There is evidence that melanoma patients from poorer socioeconomic backgrounds present with thicker lesions. We compared the strength of this association between men and women and examined whether a similar trend exists for nodular melanoma, the most common type of thick melanoma and the most aggressive of all melanomas.
A population-based retrospective analysis was performed on 35,640 adult melanoma cases notified to the Queensland cancer registry between 1995 and 2009. Patients were divided into deciles of socioeconomic status (SES) based on 2006 census data. Melanoma thickness and the likelihood of nodular melanoma diagnosis were regressed against SES decile controlling for age and stratified by sex.
There is a significant linear trend between melanoma thickness and decreasing socioeconomic status in men, with lesions becoming 0.020 mm thicker with every unit drop in SES decile (95% confidence interval [CI] 0.01-0.03, p < 0.001). The trend is much weaker in women (0.005 mm, CI -0.02-0.02, p = 0.325). Similarly, the frequency of nodular melanoma increased with decreasing socioeconomic index in men (relative risk ratio [RRR] 1.05 per SES decile drop, CI 1.03-1.07, p < 0.001) but only slightly in women (RRR 1.02, CI 0.99-1.04, p = 0.139). Nodular melanoma rates do not account for the relationship between lesion thickness and SES in men, however, as the association remains even when all nodular melanomas are excluded (0.021 mm, CI 0.01-0.03, p < 0.001). The trends suggest that men from the lowest SES decile present with 18% thicker lesions and 1.6 times higher rate of nodular melanoma than men from the highest SES decile.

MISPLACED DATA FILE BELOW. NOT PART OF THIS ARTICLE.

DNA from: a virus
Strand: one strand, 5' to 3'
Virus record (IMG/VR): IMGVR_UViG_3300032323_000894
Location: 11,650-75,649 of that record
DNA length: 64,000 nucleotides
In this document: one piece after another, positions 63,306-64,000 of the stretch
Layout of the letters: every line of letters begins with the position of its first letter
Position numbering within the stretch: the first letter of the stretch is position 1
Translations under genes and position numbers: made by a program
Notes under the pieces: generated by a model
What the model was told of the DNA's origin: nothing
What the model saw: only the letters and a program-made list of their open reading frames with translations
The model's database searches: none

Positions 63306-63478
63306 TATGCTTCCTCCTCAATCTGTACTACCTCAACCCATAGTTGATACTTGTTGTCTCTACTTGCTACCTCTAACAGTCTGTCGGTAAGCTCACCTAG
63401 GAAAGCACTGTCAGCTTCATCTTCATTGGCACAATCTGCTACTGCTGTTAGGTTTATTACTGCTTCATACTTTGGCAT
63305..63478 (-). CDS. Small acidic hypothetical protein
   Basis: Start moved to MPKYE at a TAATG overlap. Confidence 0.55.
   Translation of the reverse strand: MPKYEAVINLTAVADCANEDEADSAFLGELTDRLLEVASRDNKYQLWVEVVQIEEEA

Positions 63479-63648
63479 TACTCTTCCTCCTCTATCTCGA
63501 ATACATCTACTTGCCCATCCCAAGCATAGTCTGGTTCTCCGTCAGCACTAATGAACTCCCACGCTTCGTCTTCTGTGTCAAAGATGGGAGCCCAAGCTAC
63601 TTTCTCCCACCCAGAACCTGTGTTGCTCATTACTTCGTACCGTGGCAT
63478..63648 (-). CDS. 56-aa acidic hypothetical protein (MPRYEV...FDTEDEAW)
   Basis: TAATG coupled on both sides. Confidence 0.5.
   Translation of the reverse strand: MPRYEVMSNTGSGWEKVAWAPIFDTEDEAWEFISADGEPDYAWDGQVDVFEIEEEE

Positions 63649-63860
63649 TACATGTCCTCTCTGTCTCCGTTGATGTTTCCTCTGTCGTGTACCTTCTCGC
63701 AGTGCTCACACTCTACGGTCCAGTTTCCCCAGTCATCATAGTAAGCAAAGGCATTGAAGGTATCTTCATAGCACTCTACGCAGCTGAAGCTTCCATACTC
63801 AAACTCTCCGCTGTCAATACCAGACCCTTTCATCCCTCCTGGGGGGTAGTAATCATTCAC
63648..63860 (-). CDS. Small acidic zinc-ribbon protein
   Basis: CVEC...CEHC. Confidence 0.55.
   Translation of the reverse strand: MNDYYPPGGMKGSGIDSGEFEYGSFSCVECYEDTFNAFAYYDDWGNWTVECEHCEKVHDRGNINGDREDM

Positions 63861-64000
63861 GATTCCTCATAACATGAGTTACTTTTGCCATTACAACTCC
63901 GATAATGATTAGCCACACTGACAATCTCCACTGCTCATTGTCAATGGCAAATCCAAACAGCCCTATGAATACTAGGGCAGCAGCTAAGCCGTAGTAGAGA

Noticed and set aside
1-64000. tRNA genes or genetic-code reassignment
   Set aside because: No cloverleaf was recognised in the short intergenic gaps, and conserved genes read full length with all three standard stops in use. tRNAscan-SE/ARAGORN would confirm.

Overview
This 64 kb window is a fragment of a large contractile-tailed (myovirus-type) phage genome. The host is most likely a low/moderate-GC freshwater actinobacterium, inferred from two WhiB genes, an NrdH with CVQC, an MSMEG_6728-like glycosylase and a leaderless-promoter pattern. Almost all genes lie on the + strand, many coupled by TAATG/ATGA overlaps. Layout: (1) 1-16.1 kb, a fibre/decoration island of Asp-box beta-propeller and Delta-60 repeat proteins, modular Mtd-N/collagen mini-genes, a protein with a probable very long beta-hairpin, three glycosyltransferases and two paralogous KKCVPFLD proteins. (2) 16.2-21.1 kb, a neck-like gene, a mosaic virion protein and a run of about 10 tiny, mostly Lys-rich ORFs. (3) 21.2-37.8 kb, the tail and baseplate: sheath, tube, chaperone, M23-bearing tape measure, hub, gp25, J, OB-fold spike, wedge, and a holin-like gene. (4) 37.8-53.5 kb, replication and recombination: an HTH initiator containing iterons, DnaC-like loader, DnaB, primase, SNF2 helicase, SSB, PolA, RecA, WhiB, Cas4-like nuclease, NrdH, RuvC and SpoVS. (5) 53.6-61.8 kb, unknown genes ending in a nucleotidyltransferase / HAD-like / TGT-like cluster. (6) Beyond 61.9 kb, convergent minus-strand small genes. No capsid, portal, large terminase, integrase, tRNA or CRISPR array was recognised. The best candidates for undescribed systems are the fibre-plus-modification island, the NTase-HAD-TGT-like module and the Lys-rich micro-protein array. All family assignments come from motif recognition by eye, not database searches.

Men from socioeconomically disadvantaged areas have the highest risk of developing the most invasive form of melanoma, and even those with less aggressive forms tend to present with thicker lesions. Melanoma prevention measures and initiatives could have immediate outcomes if targeted at this group.